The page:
Even though Devon was absent from the event, the night was hosted by Caitlin Howden (The Sunday Service) and Stu Popp (SADCAST, Fat Kids On Basketball), who kept things rolling along and even started an impromptu auction of things they took out of the musicians pockets. Such wondrous items included a guitar pick, an unused bus pass, an american $10 bill, and a partially used Earl's gift card, all of which helped earn over $40 more for Megaphone.

Each of the eight acts was slotted two songs, so even with a little bit of setup in-between a few of them, the night never seemed to drag on.

The night started with the husband & wife duo The Wild Romantics and the first song they sang together, a cover of "Valley of Decision" by The Horse Thieves. Their 'now' was a new one called "Memphis, TN", fitting of the duo's alt-country twang, as they ended the song forehead-to-forehead, sharing the microphone, their voices blending together beautifully.

Badgerchild made some of the crowd feel old as she told the story about her then-song, the first song she put up on YouTube as a teenager, Vince Vaccaro's "Costa Rica" after being inspired to pick up the guitar after a breakup. She followed that up with breathy vocals on a new song called "Out of my Head".

Next was CityReal, supported by Tonye Aganaba on guitar, for some acoustic hip hop. He said it was the first time he had ever performed his songs acoustically, as he played on a djembe with Tonye's voice mixing quite well with his rapping.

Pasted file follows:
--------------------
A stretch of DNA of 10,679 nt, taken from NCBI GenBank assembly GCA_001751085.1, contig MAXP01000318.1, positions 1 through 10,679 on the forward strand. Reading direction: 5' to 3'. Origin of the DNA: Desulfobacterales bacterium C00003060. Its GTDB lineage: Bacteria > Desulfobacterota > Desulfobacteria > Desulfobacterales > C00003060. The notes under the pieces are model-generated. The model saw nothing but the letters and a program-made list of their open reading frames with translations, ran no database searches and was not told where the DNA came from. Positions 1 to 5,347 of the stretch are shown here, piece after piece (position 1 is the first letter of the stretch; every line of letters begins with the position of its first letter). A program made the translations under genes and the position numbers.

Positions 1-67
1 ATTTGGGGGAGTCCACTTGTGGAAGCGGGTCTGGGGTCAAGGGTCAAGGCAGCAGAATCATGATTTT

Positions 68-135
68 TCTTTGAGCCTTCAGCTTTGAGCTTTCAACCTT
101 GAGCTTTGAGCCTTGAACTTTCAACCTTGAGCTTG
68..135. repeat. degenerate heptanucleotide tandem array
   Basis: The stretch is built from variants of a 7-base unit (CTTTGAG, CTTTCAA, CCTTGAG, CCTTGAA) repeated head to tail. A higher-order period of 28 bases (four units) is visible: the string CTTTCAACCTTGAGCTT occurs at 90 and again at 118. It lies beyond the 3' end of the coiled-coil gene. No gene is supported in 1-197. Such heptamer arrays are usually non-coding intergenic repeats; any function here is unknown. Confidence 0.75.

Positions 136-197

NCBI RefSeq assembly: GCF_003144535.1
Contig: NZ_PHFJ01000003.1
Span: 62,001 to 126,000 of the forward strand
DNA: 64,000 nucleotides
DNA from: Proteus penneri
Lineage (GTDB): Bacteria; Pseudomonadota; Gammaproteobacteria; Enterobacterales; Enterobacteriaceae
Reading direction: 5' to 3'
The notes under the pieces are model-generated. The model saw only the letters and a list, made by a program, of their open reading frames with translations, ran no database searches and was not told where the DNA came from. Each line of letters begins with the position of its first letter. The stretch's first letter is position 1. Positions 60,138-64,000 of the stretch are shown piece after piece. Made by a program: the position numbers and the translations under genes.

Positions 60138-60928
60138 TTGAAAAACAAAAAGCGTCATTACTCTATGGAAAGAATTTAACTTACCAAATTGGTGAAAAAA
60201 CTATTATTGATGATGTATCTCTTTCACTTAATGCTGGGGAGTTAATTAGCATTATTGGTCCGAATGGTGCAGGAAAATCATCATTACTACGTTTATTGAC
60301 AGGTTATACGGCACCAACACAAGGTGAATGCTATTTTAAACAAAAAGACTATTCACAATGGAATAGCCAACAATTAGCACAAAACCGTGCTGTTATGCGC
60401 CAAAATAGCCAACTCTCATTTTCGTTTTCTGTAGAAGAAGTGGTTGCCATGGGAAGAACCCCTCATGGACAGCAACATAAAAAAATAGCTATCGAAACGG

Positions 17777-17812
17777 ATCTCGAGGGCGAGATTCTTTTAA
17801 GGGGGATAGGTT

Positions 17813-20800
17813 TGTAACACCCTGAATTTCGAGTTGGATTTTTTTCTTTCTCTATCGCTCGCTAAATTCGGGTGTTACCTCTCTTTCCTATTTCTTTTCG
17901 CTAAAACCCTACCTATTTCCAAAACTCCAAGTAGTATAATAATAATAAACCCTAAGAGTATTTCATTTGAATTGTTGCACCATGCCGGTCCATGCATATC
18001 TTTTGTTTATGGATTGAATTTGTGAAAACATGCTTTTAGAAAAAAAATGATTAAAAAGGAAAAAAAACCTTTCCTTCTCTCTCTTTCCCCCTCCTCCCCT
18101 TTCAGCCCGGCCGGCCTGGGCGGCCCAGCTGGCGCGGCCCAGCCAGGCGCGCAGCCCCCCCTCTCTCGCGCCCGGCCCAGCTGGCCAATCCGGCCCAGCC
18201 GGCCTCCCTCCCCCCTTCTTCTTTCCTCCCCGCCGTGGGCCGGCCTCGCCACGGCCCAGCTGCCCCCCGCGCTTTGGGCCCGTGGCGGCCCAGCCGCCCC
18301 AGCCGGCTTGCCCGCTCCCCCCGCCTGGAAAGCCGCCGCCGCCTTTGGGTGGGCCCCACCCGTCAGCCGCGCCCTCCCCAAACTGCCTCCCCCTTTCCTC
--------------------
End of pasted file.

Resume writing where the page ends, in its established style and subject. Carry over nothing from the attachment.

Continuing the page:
The first half of the night wrapped up with Hot Panda. Lead singer Chris Connely came out alone on guitar, singing a cover of the first song he ever performed live, "Steak For Chicken" by The Moldy Peaches. Their 'now' turned into a hilarious performance art piece, after Chris claimed guitars were done, and technology was the future. First he pulled out his phone to get Siri to play the sick beat they made, then once that failed, he went to the tablet... which was out of power. And finally just went to the laptop for some (acceptable) backing tracks and brought out the other two band members in their DJ personas, on "synth" and "instagram video". No text description can live up to the performance, but the song itself was ridiculously catchy.

After the intermission, the second half began with CAST, a really interesting and unique performance by the jazzy drum & vocal duo, with Ben Brown on drums, who were accompanied by a tap dancer.

Tonye Aganaba returned to the stage next, taking the concept to heart with her first song being how she felt about love then -- raw and unbridled emotions -- and her now being how she more currently felt, her amazingly impressive voice silencing the hall.

Going to the very extremes of "then and now" Wide Mouth Mason singer Shaun Verreault -- like a few others during the night -- played the very first song he ever performed in front of people, Black Crowes' "She Talks to Angels" while his 'now' was the most 'now' he could have gotten, a brand new song which he had just finished writing while at the show itself, as he silenced the hall with his effortless and amazing guitar playing.

And finally, after one more short break to set up her gear, the night came to a close with Chersea. The singer/songwriter/looper went back to the very first song she wrote on a loop station, a gorgeous a capella song called "Classy" that showed off her own incredible voice, and her new was also the newest song she had in her arsenal, an upbeat and high energy dancy song.

Like the first two iterations, the night was fun and eclectic, zipping through genres with stories about why each performer chose the songs they did. It's always interesting hearing the change in artists over time, or seeing some of the influences of their work, and I hop it'll be back again for a fourth year.